Table 2: Subgroup classification

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Finally, patients with no abnormal urine cytology or radiographic findings who presented with bleeding from the upper urinary tract, as revealed directly by cystoscopy (and were thus required to undergo ureteroscopic examination of the upper urinary tract) were classified as Subgroup D.


  Results Top


Results of ureteroscopic findings in each group based on urine cytology and radiographic findings are shown in [Table 3]. Malignant findings were obtained in all 20 patients in Subgroups A1 (18 patients) and A2 (2 patients) (21.7%) who presented with positive urine cytology and radiographic findings suspicious of an upper urinary tract tumor. These findings included renal pelvic tumor (6 patients), ureteral tumor (13 patients), and malignant lymphoma (1 patient). Follow-up for the 20 patients revealed that 13 patients received radical nephroureterectomy, 1 patient received partial ureterectomy, 5 patients with advanced tumors and/or were under poor general conditions either underwent chemotherapy or were transitioned to palliative care, and 1 patient with malignant lymphoma underwent chemotherapy upon hematology consultation.
Table 3: Subgroup analysis

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In Subgroup B, malignant findings were obtained in only 9 of 19 patients (47.4%), which was roughly half of the total. Four of the 9 patients had a renal pelvic tumor, 3 had a ureteral tumor, and the remaining 2 had metastases from other tumors (adenocarcinoma). All four cases of renal pelvic tumors had carcinoma in situ (CIS) and received treatment with instillation of bacillus Calmette-Guerin (BCG) into the renal pelvis. One of the patients with a ureteral tumor, which was identified as a ureteral CIS, also received BCG instillation therapy, whereas the other two patients underwent radical nephroureterectomy for tumors that were determined to be superficial urinary tract epithelial tumors. In the present study, no malignant findings were obtained in more than half of the patients in Subgroup B (10 patients); these 10 patients had a history of bladder cancer. Biopsy revealed that 6 of the 10 patients had synchronous bladder CIS; these patients received intravesical BCG therapy. In addition, two patients were found to have metachronous bladder tumors, and we followed-up stringently with the remaining two. Five patients in Subgroup B had no history of bladder cancer; malignancy in the upper urinary tract was detected in all cases.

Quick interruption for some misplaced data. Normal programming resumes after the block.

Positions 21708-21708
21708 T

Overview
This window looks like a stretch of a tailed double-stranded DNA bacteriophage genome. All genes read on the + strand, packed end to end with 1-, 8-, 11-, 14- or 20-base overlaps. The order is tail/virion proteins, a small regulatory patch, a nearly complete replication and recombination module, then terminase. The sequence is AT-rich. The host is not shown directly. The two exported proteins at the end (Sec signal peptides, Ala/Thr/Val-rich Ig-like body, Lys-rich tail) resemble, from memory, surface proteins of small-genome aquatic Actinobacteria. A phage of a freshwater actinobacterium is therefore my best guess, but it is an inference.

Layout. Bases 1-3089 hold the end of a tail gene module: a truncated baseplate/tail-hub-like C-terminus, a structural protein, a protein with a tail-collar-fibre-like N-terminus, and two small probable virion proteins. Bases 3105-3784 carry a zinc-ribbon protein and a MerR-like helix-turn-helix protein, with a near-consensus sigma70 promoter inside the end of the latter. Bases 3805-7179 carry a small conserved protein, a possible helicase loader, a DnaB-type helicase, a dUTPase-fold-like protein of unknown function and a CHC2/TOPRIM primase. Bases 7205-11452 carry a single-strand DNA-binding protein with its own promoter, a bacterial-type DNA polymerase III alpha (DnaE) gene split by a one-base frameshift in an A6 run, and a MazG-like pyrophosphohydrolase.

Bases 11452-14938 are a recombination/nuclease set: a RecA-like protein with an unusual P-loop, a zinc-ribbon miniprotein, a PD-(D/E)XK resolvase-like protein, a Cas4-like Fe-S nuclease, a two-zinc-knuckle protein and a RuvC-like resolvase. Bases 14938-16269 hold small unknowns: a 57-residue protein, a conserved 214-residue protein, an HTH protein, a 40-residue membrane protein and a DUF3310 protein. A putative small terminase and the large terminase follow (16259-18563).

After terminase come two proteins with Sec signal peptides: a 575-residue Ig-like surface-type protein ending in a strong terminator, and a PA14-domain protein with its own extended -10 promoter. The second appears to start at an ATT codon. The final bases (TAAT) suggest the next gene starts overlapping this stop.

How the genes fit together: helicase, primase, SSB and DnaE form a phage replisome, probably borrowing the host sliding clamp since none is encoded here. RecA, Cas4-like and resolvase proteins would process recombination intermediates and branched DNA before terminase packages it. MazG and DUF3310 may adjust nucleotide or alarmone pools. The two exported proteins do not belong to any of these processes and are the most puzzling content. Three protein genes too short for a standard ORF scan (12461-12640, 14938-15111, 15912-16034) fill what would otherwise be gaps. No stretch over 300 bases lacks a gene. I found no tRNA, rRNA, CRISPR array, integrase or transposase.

In Subgroup C, the negative urine cytology group, roughly half of the patients (14/30) (46.7%) assigned to C1 exhibited malignancy in the upper urinary tract. Five of the 14 patients had a renal pelvic tumor, 8 had a ureteral tumor, and the remaining 1 had metastases from other tumors (adenocarcinoma). On follow-up, radical nephroureterectomy was performed in 7 of the 14 patients, whereas conservative treatment approaches such as radiation therapy and wait-and-see were taken for the remainder. Of the remaining 16 patients, 9 patients, or more than half of the total, showed inflammatory changes. Of the 10 patients classified as C2, 1 patient showed evidence of a ureteral tumor and was treated with radical nephroureterectomy; no malignancy was found in the remaining 9 patients, including the 3 who exhibited inflammatory changes.